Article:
Economic and Political Overview

flag Afghanistan Afghanistan: Economic and Political Overview

In this page: Economic Indicators | Foreign Trade in Figures | Sources of General Economic Information | Political Outline | COVID-19 Country Response

 

Economic Indicators

For the latest updates on the key economic responses from governments to address the economic impact of the COVID-19 pandemic, please consult the IMF's policy tracking platform Policy Responses to COVID-19.

Afghanistan's economic recovery came to halt with the Covid-19 outbreak in 2020, weighing on already fragile consumer and investor sentiment and slowing trade flows on the country's borders. Furthermore, since the Taliban regained power in August 2021, the situation in the country is widely reported to have worsened. A complete collapse of banking infrastructure alongside an increase in poverty and hunger has meant that the country is in dire need of humanitarian aid. Although the main global financial institutions do not provide official data, Afghanistan’s GDP is estimated to have contracted by around one-fifth in 2021, with a negative outlook over the forecast horizon. Household consumption (80% of GDP) could contract by 40% as many Afghans are working for no pay, especially in the public sector.

The sudden halt in the flow of aid in the form of grants, including dollar banknotes (previously 40% of GDP), which followed the takeover of the Taliban, has led to the Afghani depreciating against the dollar by almost one-third between the end of 2020 and the end of 2021. Coface expects the currency value to fall further in 2022. The authorities intend to curb the rising budget deficit in 2022 by adopting a 10% rate of VAT. The majority of the new government’s revenues is coming from poppy cultivation and opiate trafficking (estimated at USD 6.6 billion in 2021). Humanitarian aid resumed by the end of 2021 (USD 280 million by the World Bank through the special fund for the reconstruction of the country, plus USD 10 million in debt service relief from the IMF). Meanwhile, following the U.S. decision to suspend and freeze foreign exchange reserves (estimated at over USD 9 billion) the country was forced to reduce its imports. Overall, the public debt, which has been mainly external and very low, is expected to increase and could lead to a sovereign debt default.

Afghanistan is one of the poorest countries in the world, with a GDP per capita (PPP) of around USD 2,474. The population faces unemployment, poor sanitary conditions, weak basic infrastructures (health, water, electricity) and insecurity. According to the World Bank database, the 2021 unemployment rate was equal to 11.7% of the total labour force; however, it should be noted that the undeclared employment rate is higher. Although an Afghan middle-class had begun to emerge - primarily composed of expatriates who grew up in Iran or Pakistan - they tend to be discouraged by the economic and political situation in the country. As such, immigration to Western countries increased significantly in recent years and constitutes a major risk for the country's long-term development. Moreover, the restriction of women's employment imposed by the Taliban may inflict an additional economic loss estimated between 3 and 5% of GDP (Coface).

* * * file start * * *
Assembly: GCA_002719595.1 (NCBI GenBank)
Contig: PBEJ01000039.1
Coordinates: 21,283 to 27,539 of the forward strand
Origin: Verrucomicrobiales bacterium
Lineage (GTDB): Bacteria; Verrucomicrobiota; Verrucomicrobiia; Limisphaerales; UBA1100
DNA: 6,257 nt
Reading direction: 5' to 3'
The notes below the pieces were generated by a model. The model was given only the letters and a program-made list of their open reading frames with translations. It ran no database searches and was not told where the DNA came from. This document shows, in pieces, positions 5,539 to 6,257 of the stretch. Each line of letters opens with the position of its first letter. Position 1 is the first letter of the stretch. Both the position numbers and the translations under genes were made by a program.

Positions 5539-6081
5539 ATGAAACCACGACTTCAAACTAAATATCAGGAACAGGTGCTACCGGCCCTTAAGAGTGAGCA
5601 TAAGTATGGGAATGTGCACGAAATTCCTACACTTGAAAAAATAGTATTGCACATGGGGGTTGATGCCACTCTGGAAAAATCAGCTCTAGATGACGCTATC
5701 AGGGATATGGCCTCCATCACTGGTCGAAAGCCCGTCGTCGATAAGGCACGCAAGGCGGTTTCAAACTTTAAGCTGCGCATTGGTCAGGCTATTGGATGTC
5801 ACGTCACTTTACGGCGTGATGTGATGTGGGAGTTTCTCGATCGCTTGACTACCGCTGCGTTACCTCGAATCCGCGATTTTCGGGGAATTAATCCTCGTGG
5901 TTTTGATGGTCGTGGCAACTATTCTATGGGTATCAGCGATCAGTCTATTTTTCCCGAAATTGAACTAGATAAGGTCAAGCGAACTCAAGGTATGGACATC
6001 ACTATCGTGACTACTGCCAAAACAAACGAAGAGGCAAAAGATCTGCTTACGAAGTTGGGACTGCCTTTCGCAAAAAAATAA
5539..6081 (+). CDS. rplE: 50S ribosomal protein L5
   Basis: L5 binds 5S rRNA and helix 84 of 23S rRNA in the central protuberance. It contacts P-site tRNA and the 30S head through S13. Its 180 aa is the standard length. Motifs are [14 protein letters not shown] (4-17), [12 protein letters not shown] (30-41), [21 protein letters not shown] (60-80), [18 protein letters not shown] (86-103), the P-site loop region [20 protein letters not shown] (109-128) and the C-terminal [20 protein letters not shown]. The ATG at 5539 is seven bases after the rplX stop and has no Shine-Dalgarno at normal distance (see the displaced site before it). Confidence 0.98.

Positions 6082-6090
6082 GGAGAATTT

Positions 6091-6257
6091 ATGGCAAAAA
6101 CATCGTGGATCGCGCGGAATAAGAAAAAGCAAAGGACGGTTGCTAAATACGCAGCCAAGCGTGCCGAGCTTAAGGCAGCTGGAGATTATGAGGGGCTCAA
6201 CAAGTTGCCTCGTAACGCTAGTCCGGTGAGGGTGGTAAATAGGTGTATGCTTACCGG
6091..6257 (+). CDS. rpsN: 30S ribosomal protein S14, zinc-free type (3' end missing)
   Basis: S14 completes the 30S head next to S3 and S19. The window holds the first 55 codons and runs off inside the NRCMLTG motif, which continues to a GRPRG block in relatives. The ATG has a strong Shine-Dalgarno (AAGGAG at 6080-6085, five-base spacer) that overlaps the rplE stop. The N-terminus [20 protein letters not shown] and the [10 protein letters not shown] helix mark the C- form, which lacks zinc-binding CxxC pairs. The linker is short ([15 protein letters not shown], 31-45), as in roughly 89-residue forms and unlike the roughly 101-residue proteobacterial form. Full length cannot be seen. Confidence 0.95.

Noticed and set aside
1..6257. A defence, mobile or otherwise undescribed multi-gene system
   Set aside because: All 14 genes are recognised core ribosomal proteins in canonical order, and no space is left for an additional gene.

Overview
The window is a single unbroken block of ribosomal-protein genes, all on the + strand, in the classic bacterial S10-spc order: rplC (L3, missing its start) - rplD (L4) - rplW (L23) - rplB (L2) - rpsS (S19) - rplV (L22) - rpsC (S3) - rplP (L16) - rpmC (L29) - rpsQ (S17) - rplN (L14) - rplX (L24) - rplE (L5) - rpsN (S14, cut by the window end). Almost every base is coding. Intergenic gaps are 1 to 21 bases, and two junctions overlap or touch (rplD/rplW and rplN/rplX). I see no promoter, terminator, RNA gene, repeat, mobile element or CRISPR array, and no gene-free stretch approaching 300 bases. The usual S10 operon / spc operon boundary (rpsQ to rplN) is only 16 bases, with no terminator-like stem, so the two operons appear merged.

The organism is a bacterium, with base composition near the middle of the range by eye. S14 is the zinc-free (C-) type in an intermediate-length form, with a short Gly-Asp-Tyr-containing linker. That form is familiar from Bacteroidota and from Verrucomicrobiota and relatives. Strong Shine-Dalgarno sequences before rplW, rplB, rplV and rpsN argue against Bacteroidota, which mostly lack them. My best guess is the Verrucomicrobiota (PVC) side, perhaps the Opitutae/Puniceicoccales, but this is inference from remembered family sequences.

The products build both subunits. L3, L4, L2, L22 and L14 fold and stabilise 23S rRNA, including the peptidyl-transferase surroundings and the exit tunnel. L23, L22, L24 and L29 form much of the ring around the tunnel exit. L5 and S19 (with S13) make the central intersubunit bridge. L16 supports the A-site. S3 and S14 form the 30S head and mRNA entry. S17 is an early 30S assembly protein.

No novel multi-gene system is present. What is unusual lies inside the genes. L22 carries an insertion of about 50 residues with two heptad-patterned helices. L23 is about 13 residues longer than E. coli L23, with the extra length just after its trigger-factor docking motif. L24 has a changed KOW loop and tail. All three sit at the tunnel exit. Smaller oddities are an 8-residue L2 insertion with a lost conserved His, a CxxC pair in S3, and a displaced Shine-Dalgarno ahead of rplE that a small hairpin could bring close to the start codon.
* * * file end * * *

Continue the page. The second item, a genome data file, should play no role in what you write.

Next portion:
Main Sectors of Industry

Agriculture was traditionally a driving force of the Afghan economy. Prior to Taliban rule and decades of conflict, Afghanistan was not only able to produce enough food for its own population but also exported many agricultural products, such as almonds, pomegranates, pistachios, raisins, and apricots. Nevertheless, agriculture is now on the way to recovery, mainly through international aid, and continues to be the main source of income for many households. Agriculture accounts for 27% of GDP and employs 42.5% of the labour force (World Bank, latest data available). The 2021 aggregate cereal production was estimated at 4.8 million tonnes by FAO, more than 20% below the 2020 harvest and 12% below average.

Industry is still largely at its infant stage, and dependent on small-scale manufacturing (mainly textile) but also mining and energy production. Manufacturing is the only sector that employs predominantly women (65% of all manufacturing workers are female). Industry as a whole accounts for 12.5% of GDP and employs 18.5% of total workforce. The manufacturing sector’s share of GDP stands at 7.6%.

After years of expansion, the services sector employs 39% of the workforce and accounts for 56.1% of the GDP. Community, social and personal services take up a considerable share of the tertiary sector, followed by whole and retail trade. Financing, insurance, real estate and business services are nearly non-existent and employ 1% of the workforce. It is important to note that official statistics do not take into account illicit activities, such as poppy culture, opium and heroin trafficking as well as cross-border smuggling, which are thought to account for a significant share of the economy.